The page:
Stakeholders calls for review of kindergarten textbook ‘Queen Primer

The Ministry of Education and other stakeholders has called for the review of kindergarten textbook “Queen Primer ” rather than an outright ban by the National Assembly following agitations by some groups on its content.

Minister of Education Prof. Tahir Mamman, made the call in Abuja at a one-day roundtable meeting organized by Ipas Nigeria with stakeholders to present IPAS findings on the “Queen Primer,” noting that the textbook which has been in the public domain for over 90 years needs to be reviewed to meet current education standard in the country.

Queen Primer is used in early grade schools to teach children how to read, alleging the inclusion of lewd and sexual material intended to defile students mentally. These groups argue that such content violates cultural and moral values, necessitating the removal of the textbooks from educational institutions.

Recall that on October 19, 2023, the House of Representatives asked all tiers of government to ban Queen Primer, due to its content.

The resolution followed the adoption of a motion moved by Sulaiman Gumi, on the floor of the House, that the book contains words like “gay” and “eros”, which according to the lawmakers, are words that introduce “gay and lesbians” to children.

The Minister who was represented by the National Librarian, Prof Mrs Chinwe Veronica, affirmed that the concerns raised by the National Assembly regarding the inclusion of certain words in the text would be addressed.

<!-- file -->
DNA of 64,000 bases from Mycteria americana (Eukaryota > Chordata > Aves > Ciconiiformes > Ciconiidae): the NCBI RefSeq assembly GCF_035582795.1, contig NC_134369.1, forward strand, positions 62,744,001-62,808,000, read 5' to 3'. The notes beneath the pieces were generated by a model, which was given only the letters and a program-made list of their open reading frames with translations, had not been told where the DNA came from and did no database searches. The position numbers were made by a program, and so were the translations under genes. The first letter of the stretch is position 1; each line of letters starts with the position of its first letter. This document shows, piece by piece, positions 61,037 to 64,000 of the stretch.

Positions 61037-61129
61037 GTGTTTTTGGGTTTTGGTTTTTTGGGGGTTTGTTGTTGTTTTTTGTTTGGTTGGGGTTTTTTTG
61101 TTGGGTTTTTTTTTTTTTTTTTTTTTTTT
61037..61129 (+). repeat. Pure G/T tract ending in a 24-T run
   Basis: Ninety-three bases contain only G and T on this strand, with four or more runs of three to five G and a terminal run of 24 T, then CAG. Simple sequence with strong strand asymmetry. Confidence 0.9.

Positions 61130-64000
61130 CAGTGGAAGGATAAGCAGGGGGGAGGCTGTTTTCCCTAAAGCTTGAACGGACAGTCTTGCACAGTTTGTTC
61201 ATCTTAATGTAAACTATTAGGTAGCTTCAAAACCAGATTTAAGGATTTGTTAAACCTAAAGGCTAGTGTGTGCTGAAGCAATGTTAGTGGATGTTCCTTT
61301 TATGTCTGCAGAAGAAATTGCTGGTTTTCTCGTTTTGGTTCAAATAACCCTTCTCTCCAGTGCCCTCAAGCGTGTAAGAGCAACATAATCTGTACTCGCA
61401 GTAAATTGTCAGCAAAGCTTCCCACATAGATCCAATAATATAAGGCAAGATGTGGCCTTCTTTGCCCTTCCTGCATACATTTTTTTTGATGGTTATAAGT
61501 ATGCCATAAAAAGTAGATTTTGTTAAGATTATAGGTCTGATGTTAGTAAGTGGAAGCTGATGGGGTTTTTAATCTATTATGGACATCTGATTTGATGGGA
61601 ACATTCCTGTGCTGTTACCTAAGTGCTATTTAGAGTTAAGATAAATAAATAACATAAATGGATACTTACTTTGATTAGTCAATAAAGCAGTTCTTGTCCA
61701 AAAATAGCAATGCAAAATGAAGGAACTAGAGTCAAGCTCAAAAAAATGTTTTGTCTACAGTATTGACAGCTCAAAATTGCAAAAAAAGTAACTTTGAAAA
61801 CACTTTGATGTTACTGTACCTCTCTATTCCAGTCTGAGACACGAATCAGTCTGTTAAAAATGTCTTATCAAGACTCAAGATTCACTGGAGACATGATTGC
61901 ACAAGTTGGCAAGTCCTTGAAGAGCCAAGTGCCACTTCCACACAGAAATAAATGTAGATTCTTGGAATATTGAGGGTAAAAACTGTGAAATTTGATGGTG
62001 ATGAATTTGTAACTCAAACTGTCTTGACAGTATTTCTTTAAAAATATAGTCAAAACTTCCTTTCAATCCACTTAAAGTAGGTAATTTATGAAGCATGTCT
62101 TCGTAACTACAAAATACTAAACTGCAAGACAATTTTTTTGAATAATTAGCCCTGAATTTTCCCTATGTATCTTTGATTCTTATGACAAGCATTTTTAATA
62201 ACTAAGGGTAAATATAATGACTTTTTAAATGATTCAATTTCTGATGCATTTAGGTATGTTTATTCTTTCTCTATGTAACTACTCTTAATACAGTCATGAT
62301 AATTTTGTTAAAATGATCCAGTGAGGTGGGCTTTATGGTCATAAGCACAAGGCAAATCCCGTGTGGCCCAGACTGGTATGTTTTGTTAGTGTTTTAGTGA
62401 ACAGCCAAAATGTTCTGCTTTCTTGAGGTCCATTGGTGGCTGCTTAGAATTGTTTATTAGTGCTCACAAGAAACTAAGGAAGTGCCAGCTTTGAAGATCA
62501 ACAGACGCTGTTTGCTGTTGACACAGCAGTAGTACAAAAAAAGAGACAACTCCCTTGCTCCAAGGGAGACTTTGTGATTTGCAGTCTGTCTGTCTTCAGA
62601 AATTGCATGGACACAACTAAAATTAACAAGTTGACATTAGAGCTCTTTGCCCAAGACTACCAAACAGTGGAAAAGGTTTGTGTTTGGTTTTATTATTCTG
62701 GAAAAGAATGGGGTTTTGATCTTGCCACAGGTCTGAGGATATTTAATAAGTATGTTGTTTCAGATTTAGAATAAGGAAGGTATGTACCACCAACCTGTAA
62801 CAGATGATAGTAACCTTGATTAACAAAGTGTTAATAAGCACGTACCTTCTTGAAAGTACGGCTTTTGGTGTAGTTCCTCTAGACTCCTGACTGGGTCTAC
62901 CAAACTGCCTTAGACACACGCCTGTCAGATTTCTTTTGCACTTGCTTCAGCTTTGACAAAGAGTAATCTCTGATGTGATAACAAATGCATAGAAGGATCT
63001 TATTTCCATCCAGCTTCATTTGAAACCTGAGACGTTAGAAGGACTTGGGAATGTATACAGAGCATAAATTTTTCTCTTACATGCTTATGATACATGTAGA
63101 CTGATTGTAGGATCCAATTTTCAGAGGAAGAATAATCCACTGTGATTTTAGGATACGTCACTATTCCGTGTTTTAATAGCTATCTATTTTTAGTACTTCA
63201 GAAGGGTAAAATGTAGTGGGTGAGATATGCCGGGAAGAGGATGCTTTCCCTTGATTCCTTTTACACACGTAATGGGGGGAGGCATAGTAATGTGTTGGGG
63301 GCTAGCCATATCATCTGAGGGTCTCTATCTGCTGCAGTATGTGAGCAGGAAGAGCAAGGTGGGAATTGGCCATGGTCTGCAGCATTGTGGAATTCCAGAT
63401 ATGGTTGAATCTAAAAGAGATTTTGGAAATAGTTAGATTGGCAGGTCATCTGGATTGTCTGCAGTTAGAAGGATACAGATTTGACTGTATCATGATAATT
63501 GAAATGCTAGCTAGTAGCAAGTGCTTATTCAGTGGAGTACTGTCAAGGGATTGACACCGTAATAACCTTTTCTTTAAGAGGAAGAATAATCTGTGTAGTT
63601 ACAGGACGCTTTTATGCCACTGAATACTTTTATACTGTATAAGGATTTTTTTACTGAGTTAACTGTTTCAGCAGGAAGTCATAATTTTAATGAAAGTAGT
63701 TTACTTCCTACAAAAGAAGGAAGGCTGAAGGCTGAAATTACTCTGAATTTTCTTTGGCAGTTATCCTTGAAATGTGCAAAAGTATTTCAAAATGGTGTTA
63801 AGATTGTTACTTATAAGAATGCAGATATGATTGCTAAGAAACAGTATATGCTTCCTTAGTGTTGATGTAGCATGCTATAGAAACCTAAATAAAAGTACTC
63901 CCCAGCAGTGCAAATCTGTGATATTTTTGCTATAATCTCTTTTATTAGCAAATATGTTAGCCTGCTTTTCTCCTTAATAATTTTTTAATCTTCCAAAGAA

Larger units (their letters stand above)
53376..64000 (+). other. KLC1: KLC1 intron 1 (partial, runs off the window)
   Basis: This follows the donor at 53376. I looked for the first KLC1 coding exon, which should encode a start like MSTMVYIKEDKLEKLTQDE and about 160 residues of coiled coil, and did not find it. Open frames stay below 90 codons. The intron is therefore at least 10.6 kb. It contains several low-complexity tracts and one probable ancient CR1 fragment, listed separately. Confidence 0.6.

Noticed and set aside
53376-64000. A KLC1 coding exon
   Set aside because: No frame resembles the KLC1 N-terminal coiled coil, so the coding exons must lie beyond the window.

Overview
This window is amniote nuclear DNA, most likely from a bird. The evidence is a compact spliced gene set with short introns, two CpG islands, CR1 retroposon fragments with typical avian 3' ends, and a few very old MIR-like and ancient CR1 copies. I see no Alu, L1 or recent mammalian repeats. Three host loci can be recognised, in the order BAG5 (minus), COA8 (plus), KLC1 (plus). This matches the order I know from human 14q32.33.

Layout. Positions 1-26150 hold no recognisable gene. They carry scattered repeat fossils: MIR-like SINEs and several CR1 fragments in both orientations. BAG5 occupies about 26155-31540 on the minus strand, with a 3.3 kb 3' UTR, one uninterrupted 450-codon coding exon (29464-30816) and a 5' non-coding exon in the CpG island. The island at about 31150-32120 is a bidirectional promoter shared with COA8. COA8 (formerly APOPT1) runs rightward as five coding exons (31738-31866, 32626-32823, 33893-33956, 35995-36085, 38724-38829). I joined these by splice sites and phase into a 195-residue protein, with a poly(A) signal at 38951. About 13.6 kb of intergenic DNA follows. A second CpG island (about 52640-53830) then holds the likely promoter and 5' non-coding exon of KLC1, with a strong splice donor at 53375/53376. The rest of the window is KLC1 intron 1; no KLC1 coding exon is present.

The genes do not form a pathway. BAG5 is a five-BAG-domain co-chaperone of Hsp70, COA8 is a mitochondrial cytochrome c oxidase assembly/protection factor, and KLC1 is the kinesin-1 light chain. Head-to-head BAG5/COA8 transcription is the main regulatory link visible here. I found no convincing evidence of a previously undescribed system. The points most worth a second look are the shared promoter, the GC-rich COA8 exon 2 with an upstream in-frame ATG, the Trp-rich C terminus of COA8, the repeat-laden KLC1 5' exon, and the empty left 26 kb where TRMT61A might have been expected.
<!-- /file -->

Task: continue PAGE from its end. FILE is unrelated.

Mamman stated that given the book’s age and availability in the public domain, it could undergo a review, edit, and be republished to align with current educational standards in the Nigerian market.

In his remarks, Hon. Abubakar Sadiq Jallo, a member of Jigawa State House of Assembly, recognized the validity of the lawmakers’ concerns but emphasized the importance of carrying along stakeholders in the education sector. He urged IPAS to conduct sensitization campaigns and collaborate with the Ministry of Education.

Speaking at the meeting, the Deputy Director, National Library of Nigeria, Mrs Olani Olabimpe, acknowledged that some words may not have had negative connotations when the book was published in 1888, and said a review was imperative in the current context.

Presenting the findings, Country Director of IPAS Nigeria, Mr Lucky Palmer, expressed worry over the level of illiteracy in the country, stressing that the book remains critical for a better future,

”Today we just had a session based on a motion to ban the book Queen Premier book which we all know is meant to help to read and spell.”” So we wanted to be with the stakeholders to understand the rationale behind it and how we defend it from happening.”

Palmer maintained that banning the book now was not the way forward and therefore stressed the need for Nigeria’s educational institutions to look at it and look at other words that can be used.

He expressed the hope to meet with the Minister of Education and also members of the Committee on Education to give them additional information about the book itself so that people don’t work on assumptions or deliberate misinformation which are very rampant in the age of social media.

“Queen Primer part II contained longer sentences with more contextual meanings. For example, readers are introduced to two farmboys – Ben and Fan – who are excited about going to play in the hay.
Some of the sentences have been highlighted for context:

“May Ben and Fan go to play in the hay?
“Yes, Ben and Fan may go to play in the hay.
“Let us be gay. Let us run a-way and play in the hay.
“Is this the way? Yes, this is the way to the hay.”

It should be noted that the word “gay” highlighted by the lawmakers claiming the corruption of the mind, means “lighthearted and carefree”. Synonyms of the words also include “cheerful, jovial, merry” – all words that clearly depict the excitement of the characters going to play.
The word “gay” was also seen two more pages to depict similar sentences and as part of the total number of words included in the book,” he explained.